I have discovered that much like death, people don't like to talk about the subject of cybersecurity.
Whilst both these topics are relevant to all of us, we avoid speaking about them because we are frightened.
I have been learning about cyber attacks, in the hope that by becoming informed, I will feel less afraid of them.
Are you afraid of cyber death? Perhaps that is a term that you may not have heard mentioned before, but your cyber life will not die in the same way as your physical life will. Does that concern you? Your digital profile would probably still exist on the internet if you died tomorrow.
Perhaps you don't think that you have much of a cyber life? You may have a very small one, or you may have a huge record of digital information about you, floating in data clouds around the world.
When I wrote about a chatbot app, "Will You Live On In A Bot?" the subject horrified many of my readers. Perhaps we do want to remain digitally eternal as there is little inclination to make plans for ending our digital lives. How many accounts have you made on the internet that ask the question: "what would you like to happen to the account in the event of your death?" Facebook does, and so do Google, but how many others? Should a legacy clause be added to all new online accounts?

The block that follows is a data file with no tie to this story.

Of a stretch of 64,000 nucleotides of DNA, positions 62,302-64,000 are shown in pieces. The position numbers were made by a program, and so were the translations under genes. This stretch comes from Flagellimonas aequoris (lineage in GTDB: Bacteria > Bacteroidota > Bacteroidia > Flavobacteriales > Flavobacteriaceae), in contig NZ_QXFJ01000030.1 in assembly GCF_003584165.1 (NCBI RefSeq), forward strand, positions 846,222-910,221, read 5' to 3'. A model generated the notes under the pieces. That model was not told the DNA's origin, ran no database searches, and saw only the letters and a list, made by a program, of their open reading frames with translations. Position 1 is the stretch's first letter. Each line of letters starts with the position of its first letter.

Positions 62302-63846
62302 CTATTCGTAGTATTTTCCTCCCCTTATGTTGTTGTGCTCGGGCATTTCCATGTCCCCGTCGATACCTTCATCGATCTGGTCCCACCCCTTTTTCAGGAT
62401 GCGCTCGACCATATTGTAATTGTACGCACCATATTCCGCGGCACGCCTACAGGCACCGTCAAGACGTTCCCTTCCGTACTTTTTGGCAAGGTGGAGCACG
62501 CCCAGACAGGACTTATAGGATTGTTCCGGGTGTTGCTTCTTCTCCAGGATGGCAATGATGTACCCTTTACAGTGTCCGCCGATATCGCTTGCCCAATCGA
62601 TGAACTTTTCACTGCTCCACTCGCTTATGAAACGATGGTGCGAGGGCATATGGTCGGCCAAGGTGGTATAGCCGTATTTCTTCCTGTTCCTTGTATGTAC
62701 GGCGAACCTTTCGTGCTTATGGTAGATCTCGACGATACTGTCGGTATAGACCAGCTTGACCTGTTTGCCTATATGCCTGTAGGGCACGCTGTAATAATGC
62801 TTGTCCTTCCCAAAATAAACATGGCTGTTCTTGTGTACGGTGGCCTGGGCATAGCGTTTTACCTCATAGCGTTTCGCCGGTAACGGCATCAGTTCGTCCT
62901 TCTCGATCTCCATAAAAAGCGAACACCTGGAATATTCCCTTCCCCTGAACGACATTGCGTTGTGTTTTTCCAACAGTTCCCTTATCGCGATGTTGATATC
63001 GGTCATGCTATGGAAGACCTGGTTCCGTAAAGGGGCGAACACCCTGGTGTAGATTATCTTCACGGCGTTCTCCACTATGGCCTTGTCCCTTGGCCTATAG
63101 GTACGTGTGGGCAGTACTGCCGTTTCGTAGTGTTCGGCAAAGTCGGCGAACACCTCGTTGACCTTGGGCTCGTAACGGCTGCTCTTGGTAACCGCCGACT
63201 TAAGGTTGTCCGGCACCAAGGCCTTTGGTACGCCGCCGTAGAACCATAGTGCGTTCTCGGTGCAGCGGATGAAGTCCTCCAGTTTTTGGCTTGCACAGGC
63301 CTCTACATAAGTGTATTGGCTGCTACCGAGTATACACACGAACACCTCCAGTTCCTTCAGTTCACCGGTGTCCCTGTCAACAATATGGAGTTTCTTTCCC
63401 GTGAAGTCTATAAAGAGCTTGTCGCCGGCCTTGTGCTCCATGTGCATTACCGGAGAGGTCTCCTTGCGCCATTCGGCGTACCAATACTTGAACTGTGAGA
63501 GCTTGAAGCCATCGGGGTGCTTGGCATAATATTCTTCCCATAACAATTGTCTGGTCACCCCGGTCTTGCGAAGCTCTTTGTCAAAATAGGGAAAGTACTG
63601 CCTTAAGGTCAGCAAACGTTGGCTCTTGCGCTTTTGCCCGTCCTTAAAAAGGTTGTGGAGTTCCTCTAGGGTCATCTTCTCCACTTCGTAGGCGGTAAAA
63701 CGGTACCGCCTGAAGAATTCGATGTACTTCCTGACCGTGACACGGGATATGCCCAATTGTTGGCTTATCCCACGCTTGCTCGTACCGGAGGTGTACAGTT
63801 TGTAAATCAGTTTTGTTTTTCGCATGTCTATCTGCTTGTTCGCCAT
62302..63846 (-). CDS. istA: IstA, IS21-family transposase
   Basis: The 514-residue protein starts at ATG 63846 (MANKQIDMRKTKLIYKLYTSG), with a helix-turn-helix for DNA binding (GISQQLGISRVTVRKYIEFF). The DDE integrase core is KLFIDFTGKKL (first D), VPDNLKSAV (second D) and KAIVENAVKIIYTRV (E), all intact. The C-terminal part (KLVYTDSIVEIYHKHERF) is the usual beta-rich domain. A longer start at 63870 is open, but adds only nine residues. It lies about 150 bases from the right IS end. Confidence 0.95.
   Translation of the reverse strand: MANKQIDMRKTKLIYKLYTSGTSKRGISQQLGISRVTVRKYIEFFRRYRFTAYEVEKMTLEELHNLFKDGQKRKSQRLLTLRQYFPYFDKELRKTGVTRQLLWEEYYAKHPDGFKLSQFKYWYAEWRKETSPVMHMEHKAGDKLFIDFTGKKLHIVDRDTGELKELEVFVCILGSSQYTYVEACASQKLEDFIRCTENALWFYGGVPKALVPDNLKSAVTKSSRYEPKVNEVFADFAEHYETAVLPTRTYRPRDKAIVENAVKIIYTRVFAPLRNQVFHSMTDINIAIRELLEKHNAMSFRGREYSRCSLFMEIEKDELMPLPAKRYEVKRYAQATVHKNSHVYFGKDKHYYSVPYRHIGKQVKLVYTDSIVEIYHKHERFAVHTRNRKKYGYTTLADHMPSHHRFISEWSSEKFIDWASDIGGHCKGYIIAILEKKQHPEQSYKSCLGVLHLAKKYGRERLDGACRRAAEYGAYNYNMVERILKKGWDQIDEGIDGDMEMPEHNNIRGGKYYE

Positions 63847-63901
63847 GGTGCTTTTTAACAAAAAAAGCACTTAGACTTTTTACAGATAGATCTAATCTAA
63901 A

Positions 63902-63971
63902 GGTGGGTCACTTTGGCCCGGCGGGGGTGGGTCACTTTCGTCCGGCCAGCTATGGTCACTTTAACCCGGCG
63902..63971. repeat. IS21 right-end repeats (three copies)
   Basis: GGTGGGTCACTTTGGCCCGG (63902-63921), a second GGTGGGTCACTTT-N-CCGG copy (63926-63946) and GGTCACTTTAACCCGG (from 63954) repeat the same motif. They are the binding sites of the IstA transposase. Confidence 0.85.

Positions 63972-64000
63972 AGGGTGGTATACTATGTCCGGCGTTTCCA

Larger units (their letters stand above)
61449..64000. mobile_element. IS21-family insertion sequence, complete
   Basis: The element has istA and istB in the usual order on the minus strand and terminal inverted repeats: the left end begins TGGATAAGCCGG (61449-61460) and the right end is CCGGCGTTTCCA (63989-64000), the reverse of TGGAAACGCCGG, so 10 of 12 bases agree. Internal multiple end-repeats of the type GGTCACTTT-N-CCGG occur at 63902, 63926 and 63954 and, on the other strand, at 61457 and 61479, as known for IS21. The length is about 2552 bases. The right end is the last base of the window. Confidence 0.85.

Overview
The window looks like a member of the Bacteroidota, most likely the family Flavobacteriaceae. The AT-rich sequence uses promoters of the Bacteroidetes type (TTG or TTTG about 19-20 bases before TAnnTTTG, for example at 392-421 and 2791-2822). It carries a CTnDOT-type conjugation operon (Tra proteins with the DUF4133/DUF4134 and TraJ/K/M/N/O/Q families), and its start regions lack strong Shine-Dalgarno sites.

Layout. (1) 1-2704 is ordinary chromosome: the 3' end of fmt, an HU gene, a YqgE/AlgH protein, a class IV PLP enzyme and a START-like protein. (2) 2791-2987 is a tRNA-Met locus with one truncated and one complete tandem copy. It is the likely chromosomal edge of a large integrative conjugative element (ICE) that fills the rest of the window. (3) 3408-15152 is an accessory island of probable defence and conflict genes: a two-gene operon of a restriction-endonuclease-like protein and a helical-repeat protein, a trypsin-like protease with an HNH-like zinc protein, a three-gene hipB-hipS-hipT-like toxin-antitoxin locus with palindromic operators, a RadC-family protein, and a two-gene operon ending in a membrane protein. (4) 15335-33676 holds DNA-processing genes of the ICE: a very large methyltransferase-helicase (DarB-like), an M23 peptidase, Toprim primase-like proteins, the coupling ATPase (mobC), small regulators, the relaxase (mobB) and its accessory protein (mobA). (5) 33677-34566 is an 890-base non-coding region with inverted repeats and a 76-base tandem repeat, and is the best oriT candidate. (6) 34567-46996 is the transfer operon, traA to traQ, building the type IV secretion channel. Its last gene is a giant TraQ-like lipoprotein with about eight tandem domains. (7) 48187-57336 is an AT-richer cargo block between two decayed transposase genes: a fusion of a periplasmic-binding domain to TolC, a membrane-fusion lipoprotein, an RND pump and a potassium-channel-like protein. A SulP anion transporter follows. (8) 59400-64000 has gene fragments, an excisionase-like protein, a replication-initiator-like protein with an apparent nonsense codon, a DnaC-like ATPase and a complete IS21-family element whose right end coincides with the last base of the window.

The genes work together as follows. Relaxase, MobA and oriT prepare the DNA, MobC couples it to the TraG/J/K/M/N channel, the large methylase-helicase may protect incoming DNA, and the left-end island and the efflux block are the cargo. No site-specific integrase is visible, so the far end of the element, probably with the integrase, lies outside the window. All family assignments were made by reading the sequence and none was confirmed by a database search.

One of the things that we are advised to do, is to create back up copies of our data so that we can access them in the event of a cyber attack. Losing precious data, is catastrophic for businesses, but what about personal data, like our photographs? Do we create backups, more data?
When I speak to families of people whose relatives have died in tragic accidents, closing their internet accounts is a time-consuming process. Some do not attempt it and ignore them. But inactive accounts and social media profiles can be used by criminals, and identity theft may implicate other family members who are grieving.
Perhaps we should pay more attention to how many accounts we are creating online and consider at least recording our account usernames. If you have not come across us before we have designed The Digital Legacy Toolkit, which can be used alongside your Will to record these important details for an executor or relative, managing your affairs, in the event of your death.
If you have not yet set up your Facebook Legacy contact, or your Google inactivity manager, then we have screencast tutorials on our website that show you how to do it. The link is here.